There's an intriguing brown roadsign on the A697 a little east of Greenlaw directing visitors to the "Richard Hillary Memorial". If you follow the signs you find yourself a crossroads of minor roads set amid tranquil woodland. In the north-eastern angle of the junction is the memorial shown above, to Flight Lieutenant Richard Hope Hillary and Sergeant Kenneth Wilfrid Young Fison, and to the many others who lost their lives serving at RAF Charterhall between May 1942 and May 1945.
Set into the ground at the rear of the memorial is the only surviving runway light from RAF Charterhall, an airfield which stood, and whose remains still stand, just beyond the woods here and which served as the base for 54 Operational Training Unit during the war. 54 OTU trained crews to fly night fighters and in an age before good navigational aids (and when a blackout was in force to avoid assisting enemy night bombers), this was a highly risky business. RAF Charterhall achieved an unenviable record for losses through training accidents. Very early on 8 January 1943 Flight Lieutenant Hillary and Sergeant Fison became two more casualties, when their Bristol Blenheim V aircraft crashed close to the site of the memorial, and less than half a mile from the runways at RAF Charterhall.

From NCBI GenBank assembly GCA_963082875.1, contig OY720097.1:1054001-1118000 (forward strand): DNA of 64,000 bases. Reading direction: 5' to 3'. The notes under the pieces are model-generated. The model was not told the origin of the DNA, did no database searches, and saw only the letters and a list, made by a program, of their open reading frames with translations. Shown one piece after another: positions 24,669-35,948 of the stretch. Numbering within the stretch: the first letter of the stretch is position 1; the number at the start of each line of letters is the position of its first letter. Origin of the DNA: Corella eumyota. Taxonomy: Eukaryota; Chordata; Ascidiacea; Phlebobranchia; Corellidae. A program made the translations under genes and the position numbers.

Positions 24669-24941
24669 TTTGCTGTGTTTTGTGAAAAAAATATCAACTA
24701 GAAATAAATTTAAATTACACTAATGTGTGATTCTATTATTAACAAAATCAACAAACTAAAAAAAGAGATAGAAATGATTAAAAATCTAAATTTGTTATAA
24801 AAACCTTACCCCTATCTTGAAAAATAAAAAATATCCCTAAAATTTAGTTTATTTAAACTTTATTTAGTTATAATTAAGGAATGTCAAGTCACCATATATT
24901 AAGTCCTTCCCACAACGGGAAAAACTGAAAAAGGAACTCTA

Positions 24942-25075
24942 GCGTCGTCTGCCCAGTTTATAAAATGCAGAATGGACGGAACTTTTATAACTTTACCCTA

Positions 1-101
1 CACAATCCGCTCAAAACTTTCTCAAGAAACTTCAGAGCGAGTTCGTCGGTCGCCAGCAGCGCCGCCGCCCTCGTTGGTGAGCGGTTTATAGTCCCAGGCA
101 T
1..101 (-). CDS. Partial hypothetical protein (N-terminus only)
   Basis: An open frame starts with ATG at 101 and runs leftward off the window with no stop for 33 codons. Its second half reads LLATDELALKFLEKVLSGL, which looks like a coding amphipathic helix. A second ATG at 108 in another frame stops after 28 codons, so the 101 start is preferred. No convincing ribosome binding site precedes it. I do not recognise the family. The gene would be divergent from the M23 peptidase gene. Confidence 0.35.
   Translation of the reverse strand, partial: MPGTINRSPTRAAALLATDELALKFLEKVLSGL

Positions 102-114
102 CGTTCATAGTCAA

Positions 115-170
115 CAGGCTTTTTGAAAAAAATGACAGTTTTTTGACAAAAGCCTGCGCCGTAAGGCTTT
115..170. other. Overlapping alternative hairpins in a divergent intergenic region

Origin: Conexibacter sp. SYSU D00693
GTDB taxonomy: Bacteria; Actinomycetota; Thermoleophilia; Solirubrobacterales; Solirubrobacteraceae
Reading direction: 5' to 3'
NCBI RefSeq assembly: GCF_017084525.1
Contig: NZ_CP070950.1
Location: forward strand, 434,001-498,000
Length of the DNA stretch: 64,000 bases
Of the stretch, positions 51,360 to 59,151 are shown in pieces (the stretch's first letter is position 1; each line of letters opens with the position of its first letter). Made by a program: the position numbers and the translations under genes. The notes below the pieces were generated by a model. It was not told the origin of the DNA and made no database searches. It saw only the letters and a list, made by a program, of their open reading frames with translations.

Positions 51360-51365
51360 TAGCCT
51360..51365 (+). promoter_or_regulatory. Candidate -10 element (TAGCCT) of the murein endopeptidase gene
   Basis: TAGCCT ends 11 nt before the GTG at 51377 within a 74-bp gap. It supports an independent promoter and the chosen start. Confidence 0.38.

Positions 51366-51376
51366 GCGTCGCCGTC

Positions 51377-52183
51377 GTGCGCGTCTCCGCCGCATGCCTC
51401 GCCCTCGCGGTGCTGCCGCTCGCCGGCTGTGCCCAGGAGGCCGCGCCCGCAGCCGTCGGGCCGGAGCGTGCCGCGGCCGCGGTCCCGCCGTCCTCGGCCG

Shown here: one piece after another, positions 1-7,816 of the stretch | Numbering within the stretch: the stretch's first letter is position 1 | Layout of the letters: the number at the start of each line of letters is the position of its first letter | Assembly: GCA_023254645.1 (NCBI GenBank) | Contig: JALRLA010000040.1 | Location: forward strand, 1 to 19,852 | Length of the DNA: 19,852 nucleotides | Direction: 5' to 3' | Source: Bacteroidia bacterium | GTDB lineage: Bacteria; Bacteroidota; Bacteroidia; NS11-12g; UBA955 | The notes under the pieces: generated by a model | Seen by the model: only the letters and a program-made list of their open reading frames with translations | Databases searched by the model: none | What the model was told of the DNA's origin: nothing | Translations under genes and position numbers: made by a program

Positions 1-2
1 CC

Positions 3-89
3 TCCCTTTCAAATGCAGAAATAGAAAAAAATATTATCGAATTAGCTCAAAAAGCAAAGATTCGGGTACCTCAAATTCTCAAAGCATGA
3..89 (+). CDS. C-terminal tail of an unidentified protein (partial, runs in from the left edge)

It is at first sight surprising that the memorial here is not known as the RAF Charterhall Memorial, but that is perhaps explained by the fact that by the time of his death, Richard Hillary was a Battle of Britain ace who had become something of a celebrity.
Richard Hillary was born in Australia but educated in England, at Shrewsbury School and Trinity College, Oxford. He joined the Oxford University Air Squadron and RAF Voluntary Reserve in 1939, and was called up in October of that year to train as a fighter pilot. He joined 603 (City of Edinburgh) Squadron in July 1940 at their base at RAF Montrose, and moved with them to RAF Hornchurch in Essex on 27 August 1940. Within a week Hillary and his Spitfire had shot down five German fighters, with two more probables and one damaged. He was himself shot down on 3 September 1940, and was very badly burned while escaping from his aircraft.
A long period of difficult medical treatment followed. Hillary was badly disfigured and never regained full use of his hands. A publicity trip to the United States in 1941 was restricted to radio and newspaper interviews because of the appearance of his injuries, and he spent part of his time in New York writing the story of his experiences. This was published in June 1942 as "The Last Enemy" and is widely regarded to be one of the best books to have emerged from World War Two.
Hillary subsequently convinced the RAF that he was fit to fly once more, and in November 1942 was posted to 54 OTU, where he was crewed with radio operator Sergeant Wilfred Fison. Wilfrid Fison had himself studied at Clare College in Cambridge in the 1920s, and had joined the RAF Voluntary Reserve at the end of 1941. The two had only been flying together for a few weeks when their accident happened.
The memorial at Charterhall was unveiled on 6 November 2001 by HRH The Duke of Kent in the presence of Wilfrid Fison's son, the Reverend Geoffrey Fison. Richard Hillary is also remembered by an annual literature prize and an annual lecture given at Oxford University in his honour.